At trial, defense counsel informed the court that he intended to call two of Rothwell's friends to testify that in their opinions, based on their observations of his interactions with children, Rothwell was trustworthy with preteen children. The State objected. The district court determined that the proposed testimony was inadmissible because Rothwell's trustworthiness with children was not an element of the charged offense or an element of a defense to that crime, and was therefore irrelevant. The court also concluded that any probative value from the testimony would be outweighed by unfair prejudice and the likelihood that the evidence would confuse and mislead the jury. The court reasoned that even if the evidence possessed probative value, that value was limited because the witnesses could not have observed Rothwell alone with children, and that the introduction of the testimony would lead to "mini trials" to explore specific instances of conduct that would confuse and distract the jury.
After Rothwell was subsequently convicted, he appealed, claiming, inter alia, that this evidentiary ruling was erroneous. In addressing this issue, the Court of Appeals of Idaho canvassed precedent from across the country and concluded that
Whether a defendant's morality with respect to minors is a pertinent character trait in cases involving sexual misconduct with a minor is an issue of first impression in Idaho, but most other courts addressing the issue have concluded that traits relating to a defendant's sexual morality with children are pertinent in such cases. State v. Rhodes, 219 Ariz. 476, 200 P.3d 973, 976 (Ariz.Ct.App.2008) (“sexual normalcy, or appropriateness in interacting with children”); People v. McAlpin, 53 Cal.3d 1289, 283 Cal.Rptr. 382, 812 P.2d 563, 572–76 (Cal.1991) (opinion that the defendant was not “given to lewd conduct with children” and was normal in his sexual tastes); State v. Hughes, 841 So.2d 718, 723 (La.2003) (reputation “as a moral person and for safe and proper treatment of young children”); Wheeler v. State, 67 S.W.3d 879, 882 (Tex.Crim.App.2002) (“moral and safe relations with small children or young girls”); State v. Griswold, 98 Wash.App. 817, 991 P.2d 657, 663 (Wash.Ct.App.2000) (“sexual morality”) abrogated on other grounds by State v. Devincentis, 150 Wash.2d 11, 74 P.3d 119 (Wash.2003). See also State v. Anderson, 211 Mont. 272, 686 P.2d 193, 204 (Mont.1984) (orthodox sexual mores); State v. Workman, 14 Ohio App.3d 385, 471 N.E.2d 853, 861 (Ohio Ct.App.1984) (trusted with children); State v. Enakiev, 175 Or.App. 589, 29 P.3d 1160, 1164–65 (Or.Ct.App.2001) (sexual propriety); State v. Benoit, 697 A.2d 329, 331 (R.I.1997) (trustworthiness with children); State v. Miller, 709 P.2d 350, 353–54 (Utah 1985) (sexual morality). A minority of courts take the opposite view. See Hendricks v. State, 34 So.3d 819, 825 (Fla.Dist.Ct.App.2010) rev. granted, 49 So.3d 746 (Fla.2010); State v. Graf, 143 N.H. 294, 726 A.2d 1270, 1274–75 (N.H.1999).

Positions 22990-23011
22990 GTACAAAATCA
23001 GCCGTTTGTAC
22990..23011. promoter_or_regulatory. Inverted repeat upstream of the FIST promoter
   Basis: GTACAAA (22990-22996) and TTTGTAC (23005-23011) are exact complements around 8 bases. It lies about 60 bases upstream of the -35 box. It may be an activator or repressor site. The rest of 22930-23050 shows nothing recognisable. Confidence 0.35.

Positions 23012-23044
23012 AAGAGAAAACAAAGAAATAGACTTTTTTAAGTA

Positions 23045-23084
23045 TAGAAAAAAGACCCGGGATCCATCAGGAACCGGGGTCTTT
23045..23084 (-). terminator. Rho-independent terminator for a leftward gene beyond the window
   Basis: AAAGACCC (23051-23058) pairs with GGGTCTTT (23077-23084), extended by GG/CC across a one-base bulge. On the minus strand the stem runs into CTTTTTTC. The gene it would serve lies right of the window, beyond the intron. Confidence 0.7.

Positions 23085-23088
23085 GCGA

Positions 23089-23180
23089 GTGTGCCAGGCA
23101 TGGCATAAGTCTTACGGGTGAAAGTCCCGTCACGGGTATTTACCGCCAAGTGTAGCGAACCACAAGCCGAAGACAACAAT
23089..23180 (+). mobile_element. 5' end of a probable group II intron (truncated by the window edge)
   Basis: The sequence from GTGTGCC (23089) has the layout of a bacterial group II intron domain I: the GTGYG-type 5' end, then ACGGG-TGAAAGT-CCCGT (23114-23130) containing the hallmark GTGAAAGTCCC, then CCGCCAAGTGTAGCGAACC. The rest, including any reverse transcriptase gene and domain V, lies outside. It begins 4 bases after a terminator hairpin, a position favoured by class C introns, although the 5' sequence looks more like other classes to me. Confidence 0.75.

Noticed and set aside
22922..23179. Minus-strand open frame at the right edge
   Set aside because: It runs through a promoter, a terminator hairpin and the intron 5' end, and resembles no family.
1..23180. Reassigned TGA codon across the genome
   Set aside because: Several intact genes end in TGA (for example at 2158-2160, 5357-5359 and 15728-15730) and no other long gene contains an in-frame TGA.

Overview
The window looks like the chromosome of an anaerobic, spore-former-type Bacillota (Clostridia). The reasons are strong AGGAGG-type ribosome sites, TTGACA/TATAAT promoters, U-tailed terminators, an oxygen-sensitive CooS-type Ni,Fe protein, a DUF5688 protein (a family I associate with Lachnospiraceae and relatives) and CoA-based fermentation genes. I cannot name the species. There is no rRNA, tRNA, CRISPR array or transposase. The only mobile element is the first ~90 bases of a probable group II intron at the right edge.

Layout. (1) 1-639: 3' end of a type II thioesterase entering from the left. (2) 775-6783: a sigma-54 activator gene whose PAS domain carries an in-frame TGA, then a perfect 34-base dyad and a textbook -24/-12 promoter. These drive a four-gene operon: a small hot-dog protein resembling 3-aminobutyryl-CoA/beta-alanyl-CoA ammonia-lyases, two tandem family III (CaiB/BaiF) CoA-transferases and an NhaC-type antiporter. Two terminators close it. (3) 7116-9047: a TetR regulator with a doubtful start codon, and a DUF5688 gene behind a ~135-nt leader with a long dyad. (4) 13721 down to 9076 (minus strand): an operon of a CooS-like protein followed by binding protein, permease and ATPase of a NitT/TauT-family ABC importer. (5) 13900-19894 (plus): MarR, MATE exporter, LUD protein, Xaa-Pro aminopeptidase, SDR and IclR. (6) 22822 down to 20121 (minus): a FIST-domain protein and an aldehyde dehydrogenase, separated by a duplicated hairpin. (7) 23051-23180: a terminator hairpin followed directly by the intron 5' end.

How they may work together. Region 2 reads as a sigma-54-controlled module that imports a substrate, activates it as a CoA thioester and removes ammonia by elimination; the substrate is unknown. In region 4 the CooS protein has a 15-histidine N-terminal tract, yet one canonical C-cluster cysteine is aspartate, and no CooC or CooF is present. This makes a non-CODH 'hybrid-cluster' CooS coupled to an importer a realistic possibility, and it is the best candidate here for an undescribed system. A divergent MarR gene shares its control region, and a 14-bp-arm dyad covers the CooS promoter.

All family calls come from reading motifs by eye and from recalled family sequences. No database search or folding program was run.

The Court of Appeals of Idaho then agreed with the majority of precedent on the issue, concluding that
Because character traits relating to a defendant's sexual morality with children are pertinent, or relevant, in this type of case, such evidence is admissible under I.R.E. 404(a)(1). We recognize that sexual abuse is usually secret behavior that would not be observed by others, and therefore the opinion or reputation evidence about a defendant's trustworthiness with children may be of marginal persuasiveness. The same can be said, however, of many types of criminal activity. It appears that Rule 404(a)(1) was nevertheless intended to allow an accused the opportunity to present evidence of good character that is pertinent to the nature of the charged offense. The unlikelihood that the character witnesses would have been in a position to witness criminal conduct of the defendant goes to the weight of character evidence, not its admissibility.
This analysis pretty much gets to the root of it. When a character witness testifies that, in his opinion, the defendant has a good character for sexual morality with children, what he is really saying is that he has never seen the defendant act sexually inappropriate around the victim. And, given that such behavior is almost always private, this doesn't really mean much.
The situation is somewhat similar to character testimony regarding peacefulness. When a character witness testifies that, in his opinion, the defendant is a peaceful, non-violent person, what he is really saying is that he has never seen the defendant act violently. But violence is often public, and you can at least imagine situations where such testimony would have decent relevance. If a character witness saw someone yelling at/threatening/attacking the defendant, and the defendant would not respond with force, that might tell the jury something about the defendant's character for non-violence. But can character evidence really ever tell jurors anything about a person having a good character for sexual morality with children?